Shop local with Poppy

There is one place on the farm I’m never allowed to go – and not for lack of trying! Today is no exception; tugging on my lead I try to get Charlotte to finally let me follow my nose right into the Farm Shop.

I notice her smirk out of the corner of my eye but avoid looking at her – surely this time I’ll get away with it?!

“No Pops, come on now,” she laughs, bringing me to an abrupt halt. Rats! Foiled again!

“You know you can’t go in there. How about the tearoom – there are treats in there.”

That is true… and I am almost tempted, but the shop just smells so delicious. I plonk myself down on the ground defiantly, ignoring my stomach growling faintly in favour of my sit-down protest.

“Alright, suit yourself.” Charlotte perches herself on the wall next to me, “You may be stubborn, but I know you’re peckish!”

She is quiet for a moment, seeming to find the doorway to the shop most interesting. My somewhat opportunistic attempt to sneak towards it brings her back to earth though.

“It looks a lot different these days. Back in 2004, when Ben opened this place, it was just a little lean-to. Just look what it’s grown into, along with the café [Arthur’s Farm Kitchen] we named after Dad!

“It’s a great thing that customers have supported them all these years – shopping local makes a difference to the environment and the local community too.”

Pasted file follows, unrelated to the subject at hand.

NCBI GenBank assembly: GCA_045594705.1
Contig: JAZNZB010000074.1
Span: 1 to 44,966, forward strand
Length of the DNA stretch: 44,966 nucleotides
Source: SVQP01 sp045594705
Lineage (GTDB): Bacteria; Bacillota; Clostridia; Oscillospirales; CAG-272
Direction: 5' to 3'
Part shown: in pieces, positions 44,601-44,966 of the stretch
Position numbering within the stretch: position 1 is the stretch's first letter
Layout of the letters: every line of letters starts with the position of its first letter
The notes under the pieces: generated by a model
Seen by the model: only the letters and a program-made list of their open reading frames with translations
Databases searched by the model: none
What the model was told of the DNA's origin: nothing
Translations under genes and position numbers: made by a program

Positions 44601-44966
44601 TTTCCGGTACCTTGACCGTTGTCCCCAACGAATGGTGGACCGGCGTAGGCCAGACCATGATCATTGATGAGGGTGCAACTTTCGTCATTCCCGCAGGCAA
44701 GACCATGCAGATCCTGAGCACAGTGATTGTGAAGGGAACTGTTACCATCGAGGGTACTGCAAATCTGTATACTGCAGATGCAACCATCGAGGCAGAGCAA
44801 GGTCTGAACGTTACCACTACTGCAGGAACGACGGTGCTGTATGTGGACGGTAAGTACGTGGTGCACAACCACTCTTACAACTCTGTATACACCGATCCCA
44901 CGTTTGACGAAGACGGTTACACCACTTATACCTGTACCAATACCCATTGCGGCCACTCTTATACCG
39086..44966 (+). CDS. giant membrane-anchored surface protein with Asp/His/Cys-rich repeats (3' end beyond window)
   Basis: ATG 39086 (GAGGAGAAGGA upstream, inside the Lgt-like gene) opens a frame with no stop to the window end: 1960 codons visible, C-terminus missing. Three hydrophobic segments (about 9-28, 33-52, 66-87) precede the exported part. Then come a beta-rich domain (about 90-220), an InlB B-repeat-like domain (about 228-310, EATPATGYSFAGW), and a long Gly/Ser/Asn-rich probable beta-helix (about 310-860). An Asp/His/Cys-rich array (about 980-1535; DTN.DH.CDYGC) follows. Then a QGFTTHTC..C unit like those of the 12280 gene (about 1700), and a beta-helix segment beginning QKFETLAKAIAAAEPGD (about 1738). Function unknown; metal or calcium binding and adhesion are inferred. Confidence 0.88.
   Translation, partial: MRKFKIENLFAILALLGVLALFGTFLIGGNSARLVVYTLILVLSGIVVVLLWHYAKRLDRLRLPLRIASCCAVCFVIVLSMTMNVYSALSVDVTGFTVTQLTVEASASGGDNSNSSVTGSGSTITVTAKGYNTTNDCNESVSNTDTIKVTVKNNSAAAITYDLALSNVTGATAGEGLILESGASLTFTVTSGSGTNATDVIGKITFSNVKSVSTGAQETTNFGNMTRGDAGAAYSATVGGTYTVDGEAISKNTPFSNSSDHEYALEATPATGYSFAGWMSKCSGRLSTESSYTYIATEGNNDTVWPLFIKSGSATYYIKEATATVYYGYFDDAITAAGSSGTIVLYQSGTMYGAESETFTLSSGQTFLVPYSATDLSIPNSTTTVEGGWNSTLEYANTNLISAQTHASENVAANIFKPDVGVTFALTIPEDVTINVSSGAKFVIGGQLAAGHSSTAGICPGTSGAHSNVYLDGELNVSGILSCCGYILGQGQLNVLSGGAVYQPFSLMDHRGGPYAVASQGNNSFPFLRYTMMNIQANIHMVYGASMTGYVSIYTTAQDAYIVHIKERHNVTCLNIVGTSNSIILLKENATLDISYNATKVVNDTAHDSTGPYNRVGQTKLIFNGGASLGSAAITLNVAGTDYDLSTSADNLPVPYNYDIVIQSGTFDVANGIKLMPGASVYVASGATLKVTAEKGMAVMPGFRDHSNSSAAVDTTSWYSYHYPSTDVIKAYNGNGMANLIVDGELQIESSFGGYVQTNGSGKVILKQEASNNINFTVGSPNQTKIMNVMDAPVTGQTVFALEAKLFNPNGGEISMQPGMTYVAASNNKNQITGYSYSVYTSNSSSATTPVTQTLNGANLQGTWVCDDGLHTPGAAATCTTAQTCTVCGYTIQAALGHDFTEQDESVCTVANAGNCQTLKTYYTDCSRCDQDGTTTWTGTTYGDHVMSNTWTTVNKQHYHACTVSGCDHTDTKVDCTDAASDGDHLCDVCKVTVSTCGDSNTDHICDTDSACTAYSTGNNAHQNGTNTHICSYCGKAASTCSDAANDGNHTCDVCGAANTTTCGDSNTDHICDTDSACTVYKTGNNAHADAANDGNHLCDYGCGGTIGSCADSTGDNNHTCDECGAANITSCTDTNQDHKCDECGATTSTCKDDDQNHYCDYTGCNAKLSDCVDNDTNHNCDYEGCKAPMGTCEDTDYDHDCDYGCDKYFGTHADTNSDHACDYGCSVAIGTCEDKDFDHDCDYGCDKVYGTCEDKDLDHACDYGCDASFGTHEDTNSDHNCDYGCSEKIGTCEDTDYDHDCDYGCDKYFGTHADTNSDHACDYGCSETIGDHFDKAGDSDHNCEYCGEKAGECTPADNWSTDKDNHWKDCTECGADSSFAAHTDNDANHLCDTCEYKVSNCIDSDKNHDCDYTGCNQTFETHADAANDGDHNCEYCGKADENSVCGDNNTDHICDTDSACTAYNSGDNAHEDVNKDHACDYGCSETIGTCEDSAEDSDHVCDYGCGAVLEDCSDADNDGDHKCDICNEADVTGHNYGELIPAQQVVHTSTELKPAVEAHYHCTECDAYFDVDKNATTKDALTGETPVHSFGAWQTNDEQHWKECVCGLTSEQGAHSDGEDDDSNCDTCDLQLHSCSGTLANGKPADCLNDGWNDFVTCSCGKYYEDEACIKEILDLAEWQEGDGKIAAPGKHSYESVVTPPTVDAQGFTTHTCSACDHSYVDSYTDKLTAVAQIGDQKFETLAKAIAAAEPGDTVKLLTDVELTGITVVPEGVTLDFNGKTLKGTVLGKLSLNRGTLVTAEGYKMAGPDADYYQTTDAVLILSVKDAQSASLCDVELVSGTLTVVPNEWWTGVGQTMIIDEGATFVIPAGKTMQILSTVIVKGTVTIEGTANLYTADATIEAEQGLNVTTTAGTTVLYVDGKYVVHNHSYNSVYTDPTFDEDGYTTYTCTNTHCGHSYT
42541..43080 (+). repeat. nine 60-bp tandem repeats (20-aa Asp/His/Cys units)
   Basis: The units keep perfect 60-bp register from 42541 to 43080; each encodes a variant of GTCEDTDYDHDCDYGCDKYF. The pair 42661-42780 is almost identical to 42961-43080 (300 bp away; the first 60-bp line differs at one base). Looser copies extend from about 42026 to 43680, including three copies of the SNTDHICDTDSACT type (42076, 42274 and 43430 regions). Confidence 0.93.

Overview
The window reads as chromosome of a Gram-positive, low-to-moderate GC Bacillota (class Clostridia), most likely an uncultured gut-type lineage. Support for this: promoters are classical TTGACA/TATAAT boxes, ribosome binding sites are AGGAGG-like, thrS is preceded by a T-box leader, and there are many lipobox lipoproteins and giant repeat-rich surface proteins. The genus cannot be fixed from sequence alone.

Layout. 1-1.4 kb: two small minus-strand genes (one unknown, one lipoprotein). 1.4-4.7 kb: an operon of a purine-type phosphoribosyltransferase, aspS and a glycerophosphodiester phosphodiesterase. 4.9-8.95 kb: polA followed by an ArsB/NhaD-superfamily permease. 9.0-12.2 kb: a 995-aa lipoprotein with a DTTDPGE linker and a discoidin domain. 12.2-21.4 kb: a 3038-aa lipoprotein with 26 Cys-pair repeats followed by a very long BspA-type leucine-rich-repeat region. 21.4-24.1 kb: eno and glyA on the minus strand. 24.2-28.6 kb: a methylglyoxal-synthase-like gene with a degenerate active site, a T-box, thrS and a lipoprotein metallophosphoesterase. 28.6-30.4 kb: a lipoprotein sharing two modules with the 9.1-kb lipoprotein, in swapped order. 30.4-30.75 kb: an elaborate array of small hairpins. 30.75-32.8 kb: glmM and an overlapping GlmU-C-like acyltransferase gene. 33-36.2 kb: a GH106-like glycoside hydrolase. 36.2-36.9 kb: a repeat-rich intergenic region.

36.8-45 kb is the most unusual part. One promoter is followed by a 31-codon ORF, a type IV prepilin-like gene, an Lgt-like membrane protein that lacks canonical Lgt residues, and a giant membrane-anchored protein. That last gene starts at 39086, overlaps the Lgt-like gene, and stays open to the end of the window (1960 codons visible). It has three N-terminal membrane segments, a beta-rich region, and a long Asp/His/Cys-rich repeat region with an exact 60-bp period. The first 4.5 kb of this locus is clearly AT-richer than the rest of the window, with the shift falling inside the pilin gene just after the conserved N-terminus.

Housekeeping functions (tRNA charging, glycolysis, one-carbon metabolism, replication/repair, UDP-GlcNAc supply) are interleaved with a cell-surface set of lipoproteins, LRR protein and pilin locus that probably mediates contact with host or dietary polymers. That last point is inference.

Sitting back down, I look up at Charlotte as she scratches me between the ears.

“Supporting local businesses means money get recirculated in the local economy. I read that a government study that said £3.85 in every £10 spent locally is recirculated in the community. This is because local businesses are more likely to purchase from local suppliers.

“We certainly try to! The meat is ours, but we stock the shop and café from places like Pimhill Farm for oats and Belton Dairy for our cheeses.”

She chuckles, seeing my ears prick up at the mention of cheese.

“You know Pops, when people shop locally, they don’t have to travel as far to make their purchases; and, as a bonus, the products themselves usually haven’t travelled as far as those from larger chain stores too.

“We all hear that phrase ‘food miles’ all the time, but it is important we reduce them to look after our environment. Around 35% of the UK’s carbon output is down to unnecessary food transport.”

She looks down at me and notices I’m gazing off into the distance.

“You haven’t heard a word since ‘cheese’ have you Pops?” she laughs, “Come on you, that offer for a treat in the café is still open.”


Poppy x


This article was first featured in the Winter 2023 edition of the Grazer magazine. For more info and to subscribe, visit:

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